Saturday, March 30, 2013


Daily OSR Fix is a newer blog with some cool posts.  I wanted to take this post about sidequests and try and kick it up a notch.  So rather than just 20 archetypal options in your chart you get those and the possibility of many more if you roll twice and mix and match the columns.  (We need a name for this kind of chart like: two-layer chart to steal from burrito nomenclature, or something)

I abstracted some of the verbs a bit so they might work better with multiple nouns.  So, "clear out monsters" became "secure a location."  I had to change "Explore" to "Investigate" for the same reason and left out the old "Escort" standby altogether. 

Some of the actions are pretty similar, like "Spy on," "Reconnoiter," "Investigate," and "Research."  They have subtle differences that could still work.  I think of research as requiring books and resources, not necessarily the object of study itself while spying requires not just direct but surreptitious, observation, for example.  But if you can think of some alternative actions that might be a bit more distinct, please share.

There are some odd possible results. What does it mean to deliver a location?  Maybe acquire ownership and then hand it over to someone?  Maybe provide a way for someone to reach the location easily like magical travel?  What does get a relationship mean?  Maybe you have to get married or acquire a sponsor of some sort?  Ah well, this kind of chart will always require a little interpretation.


  1. I'm surprised no one has commented on this yet, because it's a great little tool. It's easy to expand some of the items in the Target-column, e.g. "Person" -> "Party member", "Family", "Enemy", "Last person seen".

  2. Totally as a side-issue to this wonderful (as usual) post, but I was wondering what you thought about the use of the term quest. I wrote a post a while back about what I saw was the de-valuation of the word. It used to mean an awe-inspiring search and/or struggle of world-shaking import, and now it means one of several tasks one might elect to undertake in the course of one's career.

    (Which doesn't, of course, mean I haven't already downloaded the chart above and started finding ways to use it in my campaign...)

  3. @Jensan: Thanks. I think I know how to make it more useful, see below.

    @amp108: Hey thanks, I love that kind of question. First, Ivan used sidequest, so using "quest" was my bad. I was doing it mostly for aesthetics so it would match my previous "Traps!" chart.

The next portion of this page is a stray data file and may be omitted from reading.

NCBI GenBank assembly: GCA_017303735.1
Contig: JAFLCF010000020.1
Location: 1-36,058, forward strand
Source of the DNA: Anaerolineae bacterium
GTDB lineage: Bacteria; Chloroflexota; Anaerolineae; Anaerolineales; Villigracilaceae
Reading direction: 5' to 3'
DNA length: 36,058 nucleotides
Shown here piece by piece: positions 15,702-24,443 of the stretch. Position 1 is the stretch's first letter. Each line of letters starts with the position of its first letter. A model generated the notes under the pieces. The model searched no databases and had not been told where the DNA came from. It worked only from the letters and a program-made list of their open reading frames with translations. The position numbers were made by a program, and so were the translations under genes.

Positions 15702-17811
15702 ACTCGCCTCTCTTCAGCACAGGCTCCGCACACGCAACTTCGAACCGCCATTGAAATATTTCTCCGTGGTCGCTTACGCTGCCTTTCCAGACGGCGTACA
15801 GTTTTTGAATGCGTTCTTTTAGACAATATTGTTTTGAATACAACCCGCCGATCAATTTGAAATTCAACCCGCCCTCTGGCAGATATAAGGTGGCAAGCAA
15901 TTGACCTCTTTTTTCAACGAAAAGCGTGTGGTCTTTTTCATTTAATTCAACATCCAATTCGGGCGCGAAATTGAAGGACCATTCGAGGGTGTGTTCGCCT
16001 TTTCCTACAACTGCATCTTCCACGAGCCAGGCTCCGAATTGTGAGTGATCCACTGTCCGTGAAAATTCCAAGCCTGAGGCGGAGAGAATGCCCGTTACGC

You're right, I think the word is backported from video games. Actually, the diminishing of what the word means doesn't bother me as much as the connotation that this is something players should or will do. In my games there would probably never be something like the fellowship of the ring unless the players decided to do it (and it came out of a string of random events in the first place).

    I think the more acceptable term for roleplayers might be "Adventure Hooks", well, sort of, those are also teases and mysterious goings on an such. Maybe the best way to describe these would be NPC requests.

    And you gave me an idea of how we could make the chart more useful. If they are requests from the local wizard or guild, what will players get out of it, why would they even want to get involved?

    Hmm, actually it might come up in play *most* when player want something from npcs who then say "sure . . . if you do this other thing for me." Well, anyway, it could be useful in case a DM wants to see if there are any interesting goings on about town. These could also be a subtable that feeds into a rumor table for a city or a region: "Word has it that the Baron is interested in information about . . ."

    And to make that work we could add a rewards column: "and he's offering . . ." I think a complication column might be interesting too. I'll try and make another post soon where I show you another draft. Thanks again.

  4. Nice! This is awesome. Good work sir/maam

  5. As a remark on the discussion here, for the "city builder" that a lot of my articles are building towards, I've decided to use the term "task" instead of "quest". Seems to be more fititng in what they usually are (an NPC wants a task done) and maybe a bit less computer RPG'ish

  6. Cool, I was thinking "request" I like how it incorporates the original word but emphasizes the optional nature of them.

    But now I'm wonder what an adventure hook is. Are they just these tasks? Can they be other things to? Are all rumors adventure hooks? Are adventure hooks different enough to warrant their own chart?

  7. How about a "multiphase chart" for when the different columns are independent?